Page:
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By Dr. Daneen Skube
Q. I recently attended an unemployment workshop, and the teacher told us that if we had any gray in our hair we should run out and color it. Doesn't this advice amount to supporting age discrimination in the workplace?
A. No, this advice is supporting the current reality of the workplace.
I often get letters from readers who seem to believe that we can simply vote racism, sexism and ageism off the workplace island as if we were in an episode of "Survivor." As a child, when I railed at unpleasant realties, my Scottish mother used to remind me, "If wishes were horses, beggars would ride." Unfortunately, wishes aren't horses and unpleasant realities remain.
The point isn't that cancer, discrimination, human cruelty and other uglier aspects of our species aren't objectionable; the point is that wishing it weren't so just doesn't make it go away.
We're better equipped to navigate our workplace if we don't put on rose-colored glasses about the way "it should be" and make plans to deal with the way it is.
I am not a champion for the ugly side of the human race, but we have a better chance of changing the world if we are willing to play the current game. If we sit by the sidelines refusing to play because we don't like the current rules, we lose any hope of making the workplace (and world) a better place.
So, yes, Virginia, Santa Claus was actually your parents, and gray hair is a problem when you are seeking employment. Not a pleasant fact but a true one, which is easy to fix.
Current research has actually shown a dramatic increase in the number of both men and women who are having plastic surgery and hair transplants, and making other herculean efforts to stave off the effects of age.
Baby boomer adults are particularly interested in availing themselves of techniques to prolong a youthful appearance so they can also prolong lucrative, interesting and necessary employment.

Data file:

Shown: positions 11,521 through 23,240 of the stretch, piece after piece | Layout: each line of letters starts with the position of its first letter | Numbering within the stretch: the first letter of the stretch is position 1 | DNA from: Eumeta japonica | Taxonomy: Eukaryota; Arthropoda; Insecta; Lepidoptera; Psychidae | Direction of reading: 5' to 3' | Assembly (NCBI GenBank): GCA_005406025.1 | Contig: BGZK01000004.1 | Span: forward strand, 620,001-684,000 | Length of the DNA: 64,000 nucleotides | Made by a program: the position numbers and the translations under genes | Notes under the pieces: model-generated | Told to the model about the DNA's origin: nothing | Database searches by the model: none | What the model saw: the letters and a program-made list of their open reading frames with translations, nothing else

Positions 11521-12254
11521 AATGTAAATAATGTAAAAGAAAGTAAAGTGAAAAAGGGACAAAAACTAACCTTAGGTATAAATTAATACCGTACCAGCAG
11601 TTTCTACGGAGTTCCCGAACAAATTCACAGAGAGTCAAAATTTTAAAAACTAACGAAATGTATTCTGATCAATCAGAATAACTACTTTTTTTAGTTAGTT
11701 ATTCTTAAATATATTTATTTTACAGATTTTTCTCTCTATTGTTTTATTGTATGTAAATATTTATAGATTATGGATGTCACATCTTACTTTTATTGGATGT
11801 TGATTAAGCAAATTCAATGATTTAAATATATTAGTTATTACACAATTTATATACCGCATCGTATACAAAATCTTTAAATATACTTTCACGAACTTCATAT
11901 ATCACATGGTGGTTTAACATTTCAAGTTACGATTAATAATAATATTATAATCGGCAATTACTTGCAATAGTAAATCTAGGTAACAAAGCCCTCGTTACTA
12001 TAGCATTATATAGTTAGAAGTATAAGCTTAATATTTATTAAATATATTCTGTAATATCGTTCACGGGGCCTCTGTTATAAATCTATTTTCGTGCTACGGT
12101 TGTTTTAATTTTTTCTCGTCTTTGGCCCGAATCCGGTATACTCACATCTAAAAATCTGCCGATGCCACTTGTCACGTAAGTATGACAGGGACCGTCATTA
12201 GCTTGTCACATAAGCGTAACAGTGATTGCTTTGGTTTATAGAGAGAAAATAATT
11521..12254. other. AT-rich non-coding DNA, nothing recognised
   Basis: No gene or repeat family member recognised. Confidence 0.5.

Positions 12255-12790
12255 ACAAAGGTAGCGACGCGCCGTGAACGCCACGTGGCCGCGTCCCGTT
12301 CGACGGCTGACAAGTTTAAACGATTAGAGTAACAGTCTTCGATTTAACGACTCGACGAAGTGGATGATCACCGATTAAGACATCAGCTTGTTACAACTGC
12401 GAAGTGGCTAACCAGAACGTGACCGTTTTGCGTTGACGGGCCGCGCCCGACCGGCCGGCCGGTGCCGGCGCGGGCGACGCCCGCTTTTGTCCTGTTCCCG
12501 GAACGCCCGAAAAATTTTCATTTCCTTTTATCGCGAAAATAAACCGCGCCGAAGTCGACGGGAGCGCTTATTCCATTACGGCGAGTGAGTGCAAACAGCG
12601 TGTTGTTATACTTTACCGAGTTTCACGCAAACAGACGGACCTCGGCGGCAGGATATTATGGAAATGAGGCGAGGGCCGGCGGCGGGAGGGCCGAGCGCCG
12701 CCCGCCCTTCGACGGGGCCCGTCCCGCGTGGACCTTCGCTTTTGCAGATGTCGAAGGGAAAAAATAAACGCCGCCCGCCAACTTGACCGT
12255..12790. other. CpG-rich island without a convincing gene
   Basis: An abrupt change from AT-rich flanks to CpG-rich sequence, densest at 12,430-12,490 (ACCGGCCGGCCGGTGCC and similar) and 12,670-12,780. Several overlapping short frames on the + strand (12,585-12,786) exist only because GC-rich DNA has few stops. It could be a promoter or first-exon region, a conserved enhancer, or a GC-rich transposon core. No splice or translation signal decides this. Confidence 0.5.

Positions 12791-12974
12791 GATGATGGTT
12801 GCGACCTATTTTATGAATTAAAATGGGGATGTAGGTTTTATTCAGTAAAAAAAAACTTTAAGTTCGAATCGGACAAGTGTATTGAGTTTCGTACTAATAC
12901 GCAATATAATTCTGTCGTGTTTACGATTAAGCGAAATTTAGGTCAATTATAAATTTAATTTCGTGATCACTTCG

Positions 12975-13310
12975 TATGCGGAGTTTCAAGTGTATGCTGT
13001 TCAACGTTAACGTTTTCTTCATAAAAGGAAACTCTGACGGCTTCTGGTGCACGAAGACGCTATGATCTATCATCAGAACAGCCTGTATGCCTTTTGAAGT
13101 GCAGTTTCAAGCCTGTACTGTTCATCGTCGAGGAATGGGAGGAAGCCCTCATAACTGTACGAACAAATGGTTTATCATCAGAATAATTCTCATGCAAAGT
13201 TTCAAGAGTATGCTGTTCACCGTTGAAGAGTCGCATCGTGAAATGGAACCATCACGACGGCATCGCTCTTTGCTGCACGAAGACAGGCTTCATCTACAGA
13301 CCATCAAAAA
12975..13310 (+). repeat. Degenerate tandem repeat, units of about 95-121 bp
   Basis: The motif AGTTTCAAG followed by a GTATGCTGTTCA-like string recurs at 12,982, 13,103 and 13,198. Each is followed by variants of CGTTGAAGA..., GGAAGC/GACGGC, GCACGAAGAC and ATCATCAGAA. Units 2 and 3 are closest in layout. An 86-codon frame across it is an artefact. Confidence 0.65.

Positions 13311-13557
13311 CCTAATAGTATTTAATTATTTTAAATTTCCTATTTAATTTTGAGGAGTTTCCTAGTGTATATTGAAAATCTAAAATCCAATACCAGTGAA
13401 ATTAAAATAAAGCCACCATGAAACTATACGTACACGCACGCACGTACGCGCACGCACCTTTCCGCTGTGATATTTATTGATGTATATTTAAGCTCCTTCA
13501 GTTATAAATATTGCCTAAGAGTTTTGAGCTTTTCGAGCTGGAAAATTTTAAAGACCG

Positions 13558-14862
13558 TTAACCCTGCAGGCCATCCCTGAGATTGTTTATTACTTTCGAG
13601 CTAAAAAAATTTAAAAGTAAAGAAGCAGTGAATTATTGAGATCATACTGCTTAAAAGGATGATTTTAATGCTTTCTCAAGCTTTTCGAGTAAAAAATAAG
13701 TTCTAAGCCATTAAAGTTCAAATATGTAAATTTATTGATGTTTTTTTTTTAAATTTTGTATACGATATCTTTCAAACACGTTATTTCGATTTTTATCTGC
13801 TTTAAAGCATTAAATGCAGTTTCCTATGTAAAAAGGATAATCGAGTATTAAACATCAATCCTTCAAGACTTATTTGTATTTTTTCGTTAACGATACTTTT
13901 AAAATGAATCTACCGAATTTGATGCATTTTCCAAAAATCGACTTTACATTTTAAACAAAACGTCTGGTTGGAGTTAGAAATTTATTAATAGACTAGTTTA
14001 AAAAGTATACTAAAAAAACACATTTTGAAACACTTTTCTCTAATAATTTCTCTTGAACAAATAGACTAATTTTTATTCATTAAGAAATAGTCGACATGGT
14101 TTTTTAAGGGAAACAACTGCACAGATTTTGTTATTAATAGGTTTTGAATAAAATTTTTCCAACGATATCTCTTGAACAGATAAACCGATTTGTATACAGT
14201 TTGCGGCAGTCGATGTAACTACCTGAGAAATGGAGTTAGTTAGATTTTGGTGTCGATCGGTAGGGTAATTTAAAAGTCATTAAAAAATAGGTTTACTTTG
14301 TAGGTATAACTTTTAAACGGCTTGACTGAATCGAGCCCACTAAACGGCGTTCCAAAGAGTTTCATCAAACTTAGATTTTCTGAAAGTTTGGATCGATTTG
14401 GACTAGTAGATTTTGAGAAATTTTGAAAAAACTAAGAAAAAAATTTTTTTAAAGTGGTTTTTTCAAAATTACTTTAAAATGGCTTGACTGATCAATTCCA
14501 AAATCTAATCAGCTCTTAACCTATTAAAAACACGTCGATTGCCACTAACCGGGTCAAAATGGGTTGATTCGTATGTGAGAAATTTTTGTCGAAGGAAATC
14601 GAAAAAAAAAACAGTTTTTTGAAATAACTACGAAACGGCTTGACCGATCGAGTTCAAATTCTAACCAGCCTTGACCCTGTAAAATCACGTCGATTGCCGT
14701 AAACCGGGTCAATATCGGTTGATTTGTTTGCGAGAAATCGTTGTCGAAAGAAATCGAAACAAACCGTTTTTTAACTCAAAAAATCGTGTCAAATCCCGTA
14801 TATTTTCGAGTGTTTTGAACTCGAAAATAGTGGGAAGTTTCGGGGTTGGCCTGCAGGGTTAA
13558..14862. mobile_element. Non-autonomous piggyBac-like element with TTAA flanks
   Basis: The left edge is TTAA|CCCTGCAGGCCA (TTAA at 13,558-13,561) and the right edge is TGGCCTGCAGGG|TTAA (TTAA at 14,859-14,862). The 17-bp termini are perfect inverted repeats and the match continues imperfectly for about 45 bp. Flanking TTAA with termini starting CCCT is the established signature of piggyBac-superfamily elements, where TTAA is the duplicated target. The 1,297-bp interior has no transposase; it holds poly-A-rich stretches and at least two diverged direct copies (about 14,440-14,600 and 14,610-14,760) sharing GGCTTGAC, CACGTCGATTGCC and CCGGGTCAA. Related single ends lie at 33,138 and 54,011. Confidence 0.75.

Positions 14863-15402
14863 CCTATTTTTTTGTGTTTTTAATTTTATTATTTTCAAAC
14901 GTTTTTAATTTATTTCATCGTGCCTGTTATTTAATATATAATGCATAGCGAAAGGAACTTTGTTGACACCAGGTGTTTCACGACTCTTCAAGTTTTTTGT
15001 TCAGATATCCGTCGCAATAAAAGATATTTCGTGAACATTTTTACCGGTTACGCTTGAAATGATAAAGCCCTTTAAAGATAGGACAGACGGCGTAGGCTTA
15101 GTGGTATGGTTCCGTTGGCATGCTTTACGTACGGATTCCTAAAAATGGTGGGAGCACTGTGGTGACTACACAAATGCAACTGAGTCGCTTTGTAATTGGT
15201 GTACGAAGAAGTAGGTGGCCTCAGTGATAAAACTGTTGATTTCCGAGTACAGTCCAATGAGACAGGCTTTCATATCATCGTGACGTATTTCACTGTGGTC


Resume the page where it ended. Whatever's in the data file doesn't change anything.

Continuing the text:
Does this mean you must succumb to our society's obsession with youth, beauty and the American way? No! Does this mean that people who play by these rules tend to be rewarded in the workplace? Yes!
The instructor in your unemployment class was only the messenger -- not the inventor -- of ageism. Messengers of unpopular truths have been shot for centuries with no change in the accuracy of their message.
Your only decision is to consider the tradeoffs regarding whether to color or not to color. In this matter, not even your hairdresser would know for sure. Decide what career outcome you seek. Decide what you are willing to do to obtain that goal. And, realize you are only coloring your hair -- not your soul.
THE LAST WORD(S)
Q. I was just asked to take an amazing job offer but I don't have all the details. I'm eager to just let my current boss know I'm leaving. What would you recommend?
A. Learn before you leap. Get job details and an offer in writing before you risk your current job.
Daneen Skube, Ph.D., executive coach, trainer, therapist and speaker, also appears as the FOX Channel's "Workplace Guru" each Monday morning.
Available at Amazon.com:
Careers - Does Gray Hair Ruin Career?
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